Since I toured my first national park years ago, I’ve thought of becoming a National Park Service ranger. I toyed with the idea even so far as to go online and look at job openings and descriptions. I may have never applied, but I certainly gave it strong consideration. I mean, what would be so wrong with being outdoors all day, surrounded by beauty and wildlife, and occasionally giving directions to tourists excited to see where you live? Well, before I went any further, I’m glad I read Andrea Lankford’s Ranger Confidential: Living, Working, and Dying in the National Parks.
Lankford paints a very vivid picture of what it is like to live and work in a national park as a NPS ranger. And as I turned the pages, it became crystal clear that it wasn’t as sweet of a gig as I would have hoped. As a matter of fact, it was down right ugly; there was no lounging and enjoying the view or advising tourists on the best places to see, instead it’s all about running around trying to keep them alive. So, don’t let the subtitle fool you – this isn’t a book so much about living in the national parks, just working and dealing with death in them.
I was instantly glued to Lankford’s words, but hit a lull about two-thirds of the way through the book. I think I just reached critical mass about reading of another stupid tourist or unfortunate incident that an underpaid ranger would have to sort out. But, I also believe that was the author’s objective in Ranger Confidential – to show the reader just how nonstop and crazy working as a ranger can be. So, instead of reading about the great nights and times off with other park rangers, it was an onslaught of rescue after rescue.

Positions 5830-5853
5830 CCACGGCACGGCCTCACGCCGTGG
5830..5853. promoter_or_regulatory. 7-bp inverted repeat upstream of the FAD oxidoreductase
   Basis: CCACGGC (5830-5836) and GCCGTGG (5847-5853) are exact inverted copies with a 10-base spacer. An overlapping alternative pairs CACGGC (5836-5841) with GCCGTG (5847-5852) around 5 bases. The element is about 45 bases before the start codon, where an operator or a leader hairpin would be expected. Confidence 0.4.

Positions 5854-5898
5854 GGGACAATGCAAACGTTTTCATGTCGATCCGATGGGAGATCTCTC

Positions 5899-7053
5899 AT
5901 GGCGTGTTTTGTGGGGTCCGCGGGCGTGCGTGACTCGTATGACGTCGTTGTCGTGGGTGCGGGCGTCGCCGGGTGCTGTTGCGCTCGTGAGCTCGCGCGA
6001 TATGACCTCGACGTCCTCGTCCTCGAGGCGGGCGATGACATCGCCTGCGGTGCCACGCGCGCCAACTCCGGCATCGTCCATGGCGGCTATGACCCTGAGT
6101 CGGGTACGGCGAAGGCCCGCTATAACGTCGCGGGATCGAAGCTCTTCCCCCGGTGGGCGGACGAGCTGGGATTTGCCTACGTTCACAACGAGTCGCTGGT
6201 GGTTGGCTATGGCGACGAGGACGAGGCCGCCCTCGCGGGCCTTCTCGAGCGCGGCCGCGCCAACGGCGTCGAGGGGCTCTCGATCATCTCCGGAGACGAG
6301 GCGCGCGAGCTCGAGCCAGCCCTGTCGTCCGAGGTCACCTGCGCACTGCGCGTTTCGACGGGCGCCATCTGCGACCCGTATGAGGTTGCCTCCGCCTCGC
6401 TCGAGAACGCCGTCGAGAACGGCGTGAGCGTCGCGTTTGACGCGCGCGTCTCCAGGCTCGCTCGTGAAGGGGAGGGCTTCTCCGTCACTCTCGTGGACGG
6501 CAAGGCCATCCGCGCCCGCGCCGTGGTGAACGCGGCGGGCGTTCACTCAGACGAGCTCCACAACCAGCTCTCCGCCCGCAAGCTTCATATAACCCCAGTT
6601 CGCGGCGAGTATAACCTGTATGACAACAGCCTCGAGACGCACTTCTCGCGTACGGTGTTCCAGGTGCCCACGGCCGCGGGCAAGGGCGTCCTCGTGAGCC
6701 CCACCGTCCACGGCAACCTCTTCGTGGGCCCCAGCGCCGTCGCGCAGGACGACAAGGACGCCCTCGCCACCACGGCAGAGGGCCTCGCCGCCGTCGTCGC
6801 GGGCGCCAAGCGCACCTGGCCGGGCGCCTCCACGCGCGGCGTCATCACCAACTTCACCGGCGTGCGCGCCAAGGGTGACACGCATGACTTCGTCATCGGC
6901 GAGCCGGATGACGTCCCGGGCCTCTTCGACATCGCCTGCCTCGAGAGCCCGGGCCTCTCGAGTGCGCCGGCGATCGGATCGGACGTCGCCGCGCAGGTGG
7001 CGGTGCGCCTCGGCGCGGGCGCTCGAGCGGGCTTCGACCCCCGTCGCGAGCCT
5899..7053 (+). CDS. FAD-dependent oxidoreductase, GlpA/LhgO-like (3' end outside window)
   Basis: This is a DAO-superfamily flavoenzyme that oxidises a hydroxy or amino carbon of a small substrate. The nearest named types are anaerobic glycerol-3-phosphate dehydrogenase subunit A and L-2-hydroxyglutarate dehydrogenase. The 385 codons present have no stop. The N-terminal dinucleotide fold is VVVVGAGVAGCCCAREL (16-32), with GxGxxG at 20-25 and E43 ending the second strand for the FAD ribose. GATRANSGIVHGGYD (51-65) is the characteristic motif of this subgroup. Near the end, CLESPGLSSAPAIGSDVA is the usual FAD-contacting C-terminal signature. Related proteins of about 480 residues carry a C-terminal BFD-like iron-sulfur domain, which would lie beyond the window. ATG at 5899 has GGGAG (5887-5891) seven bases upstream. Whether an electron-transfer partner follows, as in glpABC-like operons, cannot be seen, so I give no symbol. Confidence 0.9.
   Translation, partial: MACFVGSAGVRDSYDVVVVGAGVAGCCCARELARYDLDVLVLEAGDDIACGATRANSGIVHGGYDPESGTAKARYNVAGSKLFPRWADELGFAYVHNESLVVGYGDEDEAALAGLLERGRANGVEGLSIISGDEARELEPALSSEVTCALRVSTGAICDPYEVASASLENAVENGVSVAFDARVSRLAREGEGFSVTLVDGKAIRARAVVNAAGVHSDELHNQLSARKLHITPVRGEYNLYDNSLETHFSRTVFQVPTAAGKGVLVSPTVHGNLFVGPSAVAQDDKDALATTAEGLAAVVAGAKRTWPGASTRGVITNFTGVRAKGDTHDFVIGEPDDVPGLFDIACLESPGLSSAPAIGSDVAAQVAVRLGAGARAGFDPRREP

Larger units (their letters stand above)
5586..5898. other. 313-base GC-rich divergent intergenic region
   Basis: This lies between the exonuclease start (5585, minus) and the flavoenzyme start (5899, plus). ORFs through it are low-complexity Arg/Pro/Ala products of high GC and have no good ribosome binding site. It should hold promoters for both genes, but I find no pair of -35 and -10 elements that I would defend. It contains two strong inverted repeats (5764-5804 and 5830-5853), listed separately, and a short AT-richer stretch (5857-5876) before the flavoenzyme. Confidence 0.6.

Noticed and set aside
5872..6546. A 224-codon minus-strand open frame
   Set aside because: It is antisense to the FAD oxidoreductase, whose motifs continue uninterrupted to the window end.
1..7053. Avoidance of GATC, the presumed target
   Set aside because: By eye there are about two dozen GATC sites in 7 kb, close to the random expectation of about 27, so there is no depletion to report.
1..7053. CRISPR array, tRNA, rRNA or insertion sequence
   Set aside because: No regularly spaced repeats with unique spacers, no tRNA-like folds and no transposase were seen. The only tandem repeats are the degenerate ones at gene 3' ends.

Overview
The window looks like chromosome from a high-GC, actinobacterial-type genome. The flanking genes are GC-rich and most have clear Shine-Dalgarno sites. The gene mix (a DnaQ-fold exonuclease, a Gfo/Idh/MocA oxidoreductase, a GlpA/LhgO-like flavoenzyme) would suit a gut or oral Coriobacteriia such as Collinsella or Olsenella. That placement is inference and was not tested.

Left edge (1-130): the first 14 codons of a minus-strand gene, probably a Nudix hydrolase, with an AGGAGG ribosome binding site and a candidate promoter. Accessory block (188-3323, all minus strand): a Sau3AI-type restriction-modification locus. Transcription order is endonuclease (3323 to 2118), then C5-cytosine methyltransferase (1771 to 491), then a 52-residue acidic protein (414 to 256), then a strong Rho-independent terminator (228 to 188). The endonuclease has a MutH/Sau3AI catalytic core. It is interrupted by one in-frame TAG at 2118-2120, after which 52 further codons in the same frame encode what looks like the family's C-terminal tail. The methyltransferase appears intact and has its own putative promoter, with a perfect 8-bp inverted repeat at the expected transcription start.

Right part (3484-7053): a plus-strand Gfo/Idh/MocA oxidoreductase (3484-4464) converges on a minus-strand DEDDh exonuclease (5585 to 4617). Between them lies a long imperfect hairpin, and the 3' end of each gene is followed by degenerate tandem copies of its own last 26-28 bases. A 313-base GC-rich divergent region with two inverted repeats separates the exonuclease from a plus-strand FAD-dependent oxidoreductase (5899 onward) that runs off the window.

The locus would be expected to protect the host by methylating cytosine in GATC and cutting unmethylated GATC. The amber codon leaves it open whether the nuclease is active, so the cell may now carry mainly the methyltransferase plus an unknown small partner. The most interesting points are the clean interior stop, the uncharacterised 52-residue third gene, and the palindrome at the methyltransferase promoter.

Just before my eyes became glazed over, Andrea Lankford hit me with an incredible, albeit sad, ending to the story of her life, as well as that of her fellow rangers and friends, in the national parks – particularly Yosemite, the Grand Canyon and Denali. The ending was beautiful and powerful at the same time and brought a connection to me that wasn’t firmly established in the preceeding pages detailing their trying work days. And because of that ending, I’m more than pleased to have read Ranger Confidential.
I initially purchased this book to read while I was lounding on vacation in Yosemite National Park, but, in hind-sight, am pleased to have read it before going there. I think it was good homework, in a manner of speaking, for my trip out to California to experience some spectacular moments in the parks around visits to San Francisco and San Diego. I highly recommend any park enthusiast or vacationer read Lankford’s Ranger Confidential before passing the gates on their next visit; if it doesn’t do anything else for you, it will at least act as a deterrent for stupidity.